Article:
There was considerable variation in the categories of recommended regimens for uncomplicated CAP (Table 1). Data were available from all 141 respondents. Most respondents (95%) recommended a beta-lactam, although they were divided among those recommending a beta-lactam alone and those recommending a beta-lactam in combination with another antibiotic category. Azithromycin was recommended only in the context of combination therapy (Table 1). An anti-MRSA regimen was recommended in 20% of cases, typically in combination with beta-lactam therapy.

Table 1. Empiric antibiotic regimens recommended for uncomplicated pneumonia and PPE.

Antibiotic regimens for PPE

For PPE, there was similar variability in terms of the antibiotic categories included in the recommended regimens (Table 1); 1 respondent did not include antibiotic recommendations for PPE, leaving 140 respondents for analysis. Most (90%; 127/140) recommended including an anti-MRSA antibiotic in their empiric regimen, typically in combination with a beta-lactam antibiotic with or without concomitant macrolide therapy. Only 7% (10/140) recommended a beta-lactam alone and 3% (4/140) recommended a beta-lactam plus azithromycin.

Antibiotic selection within categories

In addition to variation in the antibiotic categories that were recommended, there was variation within categories in terms of the specific agents recommended. For beta-lactams, 74% (105/141) of respondents recommended a cephalosporin for uncomplicated CAP while 95% (133/140) recommended a cephalosporin for PPE. Aminopencillins were recommended for uncomplicated CAP by 25% (35/141) of respondents. For anti-MRSA agents, further variation was noted. For uncomplicated cases, clindamycin was recommended by 86% (24/28) of respondents and vancomycin by 14% (4/28) of those recommending this category. For PPE, clindamycin was included in the recommended anti-MRSA regimen by 44% (55/126) of respondents, vancomycin by 57% (72/126) and linezolid by 4% (5/126). This sums to >100% due to 6 respondents recommending multiple anti-MRSA agents concurrently.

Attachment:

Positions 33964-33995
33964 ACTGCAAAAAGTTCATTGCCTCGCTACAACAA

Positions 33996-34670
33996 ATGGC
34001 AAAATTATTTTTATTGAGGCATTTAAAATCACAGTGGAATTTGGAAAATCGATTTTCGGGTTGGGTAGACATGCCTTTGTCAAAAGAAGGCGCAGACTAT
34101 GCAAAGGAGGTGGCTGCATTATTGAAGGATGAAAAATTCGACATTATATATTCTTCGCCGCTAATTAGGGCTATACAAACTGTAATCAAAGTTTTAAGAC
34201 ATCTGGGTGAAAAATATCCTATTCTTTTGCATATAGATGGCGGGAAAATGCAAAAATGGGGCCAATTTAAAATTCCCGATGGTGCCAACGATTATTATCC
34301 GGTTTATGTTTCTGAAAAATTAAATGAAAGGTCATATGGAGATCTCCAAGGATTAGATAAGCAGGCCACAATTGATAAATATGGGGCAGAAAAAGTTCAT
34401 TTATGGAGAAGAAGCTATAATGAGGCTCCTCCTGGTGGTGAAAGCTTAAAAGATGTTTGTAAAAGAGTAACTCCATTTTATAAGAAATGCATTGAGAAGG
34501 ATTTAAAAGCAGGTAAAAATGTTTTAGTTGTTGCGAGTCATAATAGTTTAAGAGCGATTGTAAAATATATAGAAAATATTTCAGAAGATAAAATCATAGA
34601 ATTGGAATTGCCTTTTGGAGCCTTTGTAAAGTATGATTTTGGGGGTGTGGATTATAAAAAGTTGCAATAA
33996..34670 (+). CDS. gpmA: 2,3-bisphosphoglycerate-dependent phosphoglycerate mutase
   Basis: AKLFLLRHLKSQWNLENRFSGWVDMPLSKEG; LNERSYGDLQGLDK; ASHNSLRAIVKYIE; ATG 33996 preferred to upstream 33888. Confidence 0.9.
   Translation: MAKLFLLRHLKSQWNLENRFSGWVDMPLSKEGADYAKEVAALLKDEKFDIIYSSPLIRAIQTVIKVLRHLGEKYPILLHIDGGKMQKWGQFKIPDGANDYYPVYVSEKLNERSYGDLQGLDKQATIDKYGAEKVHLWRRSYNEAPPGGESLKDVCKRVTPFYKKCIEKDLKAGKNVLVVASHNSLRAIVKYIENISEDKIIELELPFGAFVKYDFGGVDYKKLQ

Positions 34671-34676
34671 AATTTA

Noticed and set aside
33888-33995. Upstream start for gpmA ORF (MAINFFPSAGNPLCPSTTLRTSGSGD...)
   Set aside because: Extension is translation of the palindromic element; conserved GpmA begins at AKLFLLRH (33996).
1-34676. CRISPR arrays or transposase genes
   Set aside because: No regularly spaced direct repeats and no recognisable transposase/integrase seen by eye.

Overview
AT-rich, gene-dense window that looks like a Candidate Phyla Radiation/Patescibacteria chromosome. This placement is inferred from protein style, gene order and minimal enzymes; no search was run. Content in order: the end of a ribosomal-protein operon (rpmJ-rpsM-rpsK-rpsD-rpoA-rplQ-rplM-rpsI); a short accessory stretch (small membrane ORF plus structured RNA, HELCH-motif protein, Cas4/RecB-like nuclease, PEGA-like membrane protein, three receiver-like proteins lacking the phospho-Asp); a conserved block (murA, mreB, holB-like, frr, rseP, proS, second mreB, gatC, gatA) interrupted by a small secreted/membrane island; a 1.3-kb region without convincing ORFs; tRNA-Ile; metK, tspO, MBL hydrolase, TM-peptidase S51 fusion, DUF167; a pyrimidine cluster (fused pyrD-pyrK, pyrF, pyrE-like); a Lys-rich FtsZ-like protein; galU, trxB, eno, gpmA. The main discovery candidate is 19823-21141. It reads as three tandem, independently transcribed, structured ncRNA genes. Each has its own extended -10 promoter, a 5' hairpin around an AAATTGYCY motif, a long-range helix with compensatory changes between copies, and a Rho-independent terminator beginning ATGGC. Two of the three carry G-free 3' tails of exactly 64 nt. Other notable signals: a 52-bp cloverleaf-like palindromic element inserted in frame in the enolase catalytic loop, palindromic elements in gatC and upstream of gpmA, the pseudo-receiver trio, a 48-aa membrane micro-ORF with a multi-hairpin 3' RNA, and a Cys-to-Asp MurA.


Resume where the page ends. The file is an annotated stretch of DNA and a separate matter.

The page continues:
Duration of therapy

Overall, respondents generally recommended longer duration for PPE than for uncomplicated cases (Figure 1). For uncomplicated cases, 140 respondents provided data for duration and only 10% (14/140) recommended a duration of 7 days or less. The most common duration was 8–10 days, recommended by 56% (78/140). For PPE, 138 respondents provided data and 35% (48/138) recommended 11–14 days, 41% (57/138) recommended 15–21 days and 17% (24/138) recommended >21 days. We found no associations between treatment duration and antibiotic regimens, reported MRSA prevalence, the presence of a clinical guideline or ASP or years of experience for either uncomplicated CAP or PPE.

Figure 1. Recommended duration of therapy for uncomplicated CAP (N = 140) and PPE (N = 138).

CAP, community-acquired pneumonia; PPE, parapneumonic empyema.

Relationship between reported antibiotic resistance and antibiotic recommendations

Aminopenicillins for uncomplicated CAP.